January 11, 2012
Keeping State Arts Agencies Strong
At this time of reflection, I thought it might be useful to revisit a column I wrote about three years ago, as the latest economic downturn was gaining momentum and it was becoming clear that recessionary sales and production, the mortgage crisis and depressed property values, and high unemployment would be multiyear problems with major impacts on state government resources.
The column recommended that, in the context of the changing environment, state arts agencies review their missions and management, communication needs and activities, and cultural leadership agendas. I send it to you again with the idea that a staff discussion, council meeting, conversation with constituents, or other planning activity might include an assessment of (1) how the overall environment has changed in the past three years, (2) how your constituents have been affected by these changes, (3) what adjustments of programs and services you have made to help them adapt, (4) how your agency environment has changed, and (5) how you have adapted to those changes.
Some of the major forces influencing NASAA over the past three years include challenging state government environments that are increasing the demand from members for knowledge, policy development and advocacy services; the completion of a new NASAA strategic plan registering member desires for benefits and outcomes going forward; and the impacts of the 2008 national and state elections—including new leadership at the National Endowment for the Arts (NEA). NASAA fortified its role as a source of up-to-the-minute information relevant to state arts agency budgets, structure and placement in state government. We altered our pattern of national meetings and made available for members additional web seminars, website toolkits, and telephone conference calls that focused on key issues.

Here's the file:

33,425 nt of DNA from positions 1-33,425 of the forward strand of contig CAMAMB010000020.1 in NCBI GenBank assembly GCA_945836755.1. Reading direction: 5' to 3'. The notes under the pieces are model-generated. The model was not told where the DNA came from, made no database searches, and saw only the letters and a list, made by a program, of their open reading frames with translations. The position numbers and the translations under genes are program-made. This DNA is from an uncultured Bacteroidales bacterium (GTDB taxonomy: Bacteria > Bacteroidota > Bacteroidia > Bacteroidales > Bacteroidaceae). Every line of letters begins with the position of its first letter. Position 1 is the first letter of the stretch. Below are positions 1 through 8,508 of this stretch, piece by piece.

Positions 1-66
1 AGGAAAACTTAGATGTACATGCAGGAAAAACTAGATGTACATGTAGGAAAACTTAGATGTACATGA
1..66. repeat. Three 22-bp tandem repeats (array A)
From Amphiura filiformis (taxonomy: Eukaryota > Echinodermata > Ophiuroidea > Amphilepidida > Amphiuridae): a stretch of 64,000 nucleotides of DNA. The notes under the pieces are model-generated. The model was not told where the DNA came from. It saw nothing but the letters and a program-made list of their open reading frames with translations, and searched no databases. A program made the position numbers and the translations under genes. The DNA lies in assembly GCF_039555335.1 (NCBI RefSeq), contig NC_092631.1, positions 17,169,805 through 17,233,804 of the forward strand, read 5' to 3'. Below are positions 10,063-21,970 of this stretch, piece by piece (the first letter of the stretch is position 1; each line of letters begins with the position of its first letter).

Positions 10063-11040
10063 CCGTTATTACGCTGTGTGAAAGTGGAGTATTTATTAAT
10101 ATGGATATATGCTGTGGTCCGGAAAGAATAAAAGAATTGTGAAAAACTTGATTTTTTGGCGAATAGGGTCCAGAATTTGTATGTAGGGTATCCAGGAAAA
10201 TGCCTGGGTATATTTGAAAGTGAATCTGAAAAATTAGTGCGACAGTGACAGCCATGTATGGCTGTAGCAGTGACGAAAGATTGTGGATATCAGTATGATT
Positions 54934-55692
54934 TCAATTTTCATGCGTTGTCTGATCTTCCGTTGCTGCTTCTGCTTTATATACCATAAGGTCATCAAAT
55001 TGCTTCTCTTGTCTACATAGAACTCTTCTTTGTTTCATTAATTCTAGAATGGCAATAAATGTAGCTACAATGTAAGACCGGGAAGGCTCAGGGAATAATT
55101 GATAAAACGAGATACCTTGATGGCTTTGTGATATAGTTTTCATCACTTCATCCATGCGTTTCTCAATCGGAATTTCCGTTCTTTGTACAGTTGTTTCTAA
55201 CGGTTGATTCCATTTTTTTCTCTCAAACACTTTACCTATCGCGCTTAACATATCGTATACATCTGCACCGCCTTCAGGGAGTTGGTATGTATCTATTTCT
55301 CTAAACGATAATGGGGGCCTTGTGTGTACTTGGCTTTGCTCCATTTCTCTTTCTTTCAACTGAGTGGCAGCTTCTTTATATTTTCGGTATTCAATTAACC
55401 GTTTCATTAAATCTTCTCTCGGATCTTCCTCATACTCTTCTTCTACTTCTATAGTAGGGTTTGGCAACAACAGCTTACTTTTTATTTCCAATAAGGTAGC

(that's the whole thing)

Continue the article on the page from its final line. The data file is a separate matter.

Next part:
As the NEA wrote its own new strategic plan, NASAA successfully suggested language recognizing the value of partnership with state and regional arts agencies; as the NEA implements its new plan, NASAA is working in new ways to maintain and build on that partnership. NASAA and its members have strengthened their direct relationship with congressional decision makers, resulting in a reaffirmation of the mandate that 40% of the NEA grant budget is to be distributed through states and regions, and of the principle that federal-state consultation on federal-state issues is good public policy. The NEA was included as a recipient of $50 million in American Recovery and Reinvestment Act funds and NASAA tracked the process, leading to 40% of that amount being directed to states and regions. NASAA has successfully explored new ways to collaborate with the Cultural Advocacy Group of national arts service organizations, with the President’s Committee on the Arts and the Humanities, and with Americans for the Arts.
NASAA’s ability to empower state arts agencies depends upon, in addition to the effectiveness of its staff, the active advice and engagement of its members. As we continue seeking to maintain and develop federal arts support resources, to expand the capacity of members to make their cases and develop resources at the state level, and to manage turnover in our field, I thank you all for your dedication and support, and look forward to our work together in the new year.
In this Issue
State to State
Executive Director's Column
Research on DemandSubscribe
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